The publication of studies in North Rhine-Westphalia and Lower Saxony late last year which revealed the true extent of antibiotic use in intensive animal production, led to a critical public debate in Germany over the use of antibiotics in animal husbandry. The North Rhine-Westphalia study for example showed that 96 percent of the more than 10 million birds being farmed in the state had been treated with antibiotics.
Further investigation was then carried out by the BUND für Umwelt und Naturschutz Deutschland (Friends of the Earth Germany) who started by sampling antibiotic resistant bacteria in meat. Chicken was purchased in different supermarkets in Berlin, Hamburg, Cologne, Nuremberg and the Stuttgart region, and tested for the so-called MRSA bacteria that is resistant to antibiotics, and ESBL enzymes that can make otherwise harmless bacteria resistant. The findings were presented yesterday at a press conference in Berlin.
The results were alarming: more than half of the samples had MRSA and/or ESBL-producing organisms. These germs can be transmitted during the processing of the meat in kitchens, for example if they are left behind on knives and chopping boards, and can lead to lasting resistance to medicine in humans.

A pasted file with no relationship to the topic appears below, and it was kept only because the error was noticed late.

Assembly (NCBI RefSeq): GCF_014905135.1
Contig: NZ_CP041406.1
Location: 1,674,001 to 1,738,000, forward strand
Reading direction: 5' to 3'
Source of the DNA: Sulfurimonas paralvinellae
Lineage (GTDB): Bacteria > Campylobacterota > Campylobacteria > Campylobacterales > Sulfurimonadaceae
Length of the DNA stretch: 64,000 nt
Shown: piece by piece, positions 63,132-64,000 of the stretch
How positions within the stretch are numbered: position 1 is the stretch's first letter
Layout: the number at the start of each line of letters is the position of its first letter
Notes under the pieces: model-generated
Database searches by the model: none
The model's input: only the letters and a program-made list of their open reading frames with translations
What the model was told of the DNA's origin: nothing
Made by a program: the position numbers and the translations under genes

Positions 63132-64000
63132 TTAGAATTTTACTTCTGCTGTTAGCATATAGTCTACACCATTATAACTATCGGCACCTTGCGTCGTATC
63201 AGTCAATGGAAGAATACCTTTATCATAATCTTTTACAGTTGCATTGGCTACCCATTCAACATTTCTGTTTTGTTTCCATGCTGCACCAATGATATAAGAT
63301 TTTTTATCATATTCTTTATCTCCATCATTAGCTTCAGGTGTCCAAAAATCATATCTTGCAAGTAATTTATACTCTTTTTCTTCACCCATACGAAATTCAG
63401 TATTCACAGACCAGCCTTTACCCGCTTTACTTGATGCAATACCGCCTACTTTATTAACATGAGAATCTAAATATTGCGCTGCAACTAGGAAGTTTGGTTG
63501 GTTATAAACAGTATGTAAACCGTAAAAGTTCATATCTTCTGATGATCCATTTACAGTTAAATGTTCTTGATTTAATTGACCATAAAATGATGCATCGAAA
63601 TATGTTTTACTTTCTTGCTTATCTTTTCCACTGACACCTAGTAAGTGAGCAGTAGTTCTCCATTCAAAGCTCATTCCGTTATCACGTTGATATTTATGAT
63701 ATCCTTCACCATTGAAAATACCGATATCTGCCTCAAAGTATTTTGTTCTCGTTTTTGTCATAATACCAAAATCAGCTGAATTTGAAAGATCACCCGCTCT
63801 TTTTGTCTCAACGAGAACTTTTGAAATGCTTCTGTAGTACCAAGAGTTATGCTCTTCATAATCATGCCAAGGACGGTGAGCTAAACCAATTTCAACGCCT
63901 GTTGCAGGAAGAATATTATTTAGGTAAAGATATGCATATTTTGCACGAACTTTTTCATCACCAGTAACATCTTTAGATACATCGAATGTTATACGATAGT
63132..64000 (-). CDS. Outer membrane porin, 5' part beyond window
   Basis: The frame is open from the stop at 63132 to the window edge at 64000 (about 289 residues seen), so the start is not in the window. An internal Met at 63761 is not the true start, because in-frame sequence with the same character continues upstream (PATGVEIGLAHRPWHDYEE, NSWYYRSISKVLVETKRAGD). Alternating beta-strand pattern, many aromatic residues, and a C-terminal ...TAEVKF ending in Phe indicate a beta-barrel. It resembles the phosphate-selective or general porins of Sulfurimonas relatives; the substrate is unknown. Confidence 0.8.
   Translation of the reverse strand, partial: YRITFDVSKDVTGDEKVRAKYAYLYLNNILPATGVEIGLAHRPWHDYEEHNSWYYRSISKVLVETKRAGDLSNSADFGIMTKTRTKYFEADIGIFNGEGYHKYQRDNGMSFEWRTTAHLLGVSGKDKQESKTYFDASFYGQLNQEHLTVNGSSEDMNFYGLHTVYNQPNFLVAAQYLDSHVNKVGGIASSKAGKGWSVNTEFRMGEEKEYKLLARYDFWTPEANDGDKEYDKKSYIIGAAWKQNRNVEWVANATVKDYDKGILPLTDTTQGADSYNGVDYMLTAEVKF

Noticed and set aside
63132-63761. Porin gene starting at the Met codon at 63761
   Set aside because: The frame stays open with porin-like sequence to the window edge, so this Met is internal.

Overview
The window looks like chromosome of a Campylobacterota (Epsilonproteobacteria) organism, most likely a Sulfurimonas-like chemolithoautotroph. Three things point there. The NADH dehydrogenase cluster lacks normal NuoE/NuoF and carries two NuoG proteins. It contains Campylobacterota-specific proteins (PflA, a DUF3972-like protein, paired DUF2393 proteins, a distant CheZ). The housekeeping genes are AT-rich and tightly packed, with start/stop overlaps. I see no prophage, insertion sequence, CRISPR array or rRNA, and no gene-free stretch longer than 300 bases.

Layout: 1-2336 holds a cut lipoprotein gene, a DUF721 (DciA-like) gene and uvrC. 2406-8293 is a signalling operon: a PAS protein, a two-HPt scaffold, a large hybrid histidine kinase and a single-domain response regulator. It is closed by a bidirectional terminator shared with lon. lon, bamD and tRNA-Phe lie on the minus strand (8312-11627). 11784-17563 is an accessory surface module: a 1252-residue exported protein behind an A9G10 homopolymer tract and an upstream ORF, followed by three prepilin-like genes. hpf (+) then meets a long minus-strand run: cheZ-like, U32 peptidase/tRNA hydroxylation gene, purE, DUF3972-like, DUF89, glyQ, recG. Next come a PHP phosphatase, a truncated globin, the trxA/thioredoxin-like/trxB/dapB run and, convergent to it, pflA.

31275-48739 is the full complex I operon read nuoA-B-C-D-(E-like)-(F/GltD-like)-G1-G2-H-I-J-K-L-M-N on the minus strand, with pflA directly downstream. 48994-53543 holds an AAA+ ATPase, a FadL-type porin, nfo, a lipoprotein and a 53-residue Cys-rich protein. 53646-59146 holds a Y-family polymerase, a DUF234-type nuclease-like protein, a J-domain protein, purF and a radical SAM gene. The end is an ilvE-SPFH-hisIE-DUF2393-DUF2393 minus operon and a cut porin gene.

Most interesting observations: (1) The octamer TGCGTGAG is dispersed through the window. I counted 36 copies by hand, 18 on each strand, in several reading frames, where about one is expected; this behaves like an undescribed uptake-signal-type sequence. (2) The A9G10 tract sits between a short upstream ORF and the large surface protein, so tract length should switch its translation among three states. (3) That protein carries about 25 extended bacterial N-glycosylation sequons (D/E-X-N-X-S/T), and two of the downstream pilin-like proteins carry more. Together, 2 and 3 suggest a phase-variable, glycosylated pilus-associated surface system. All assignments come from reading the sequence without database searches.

BUND said keeping many animals in a limited space – intensive farming – was only possible with the use of antibiotics. Professor Hubert Weiger from BUND called on German Agriculture Minister Ilse Aigner to limit or even ban industrial animal farming. He called for subsidies for certain farming methods to be scrapped and conditions under which animals are kept to be significantly improved.
Weiger encouraged those who want to action to sign an online petition or attend the ‘Wir haben es Satt’ (we’ve had enough) demonstration taking place in Berlin next weekened.
Further news stories
- Gesundheit – Ernährung: BUND-Stichprobe: Antibiotika-Keime in vielen Hähnchen – Süddeutsche (9th January 2012)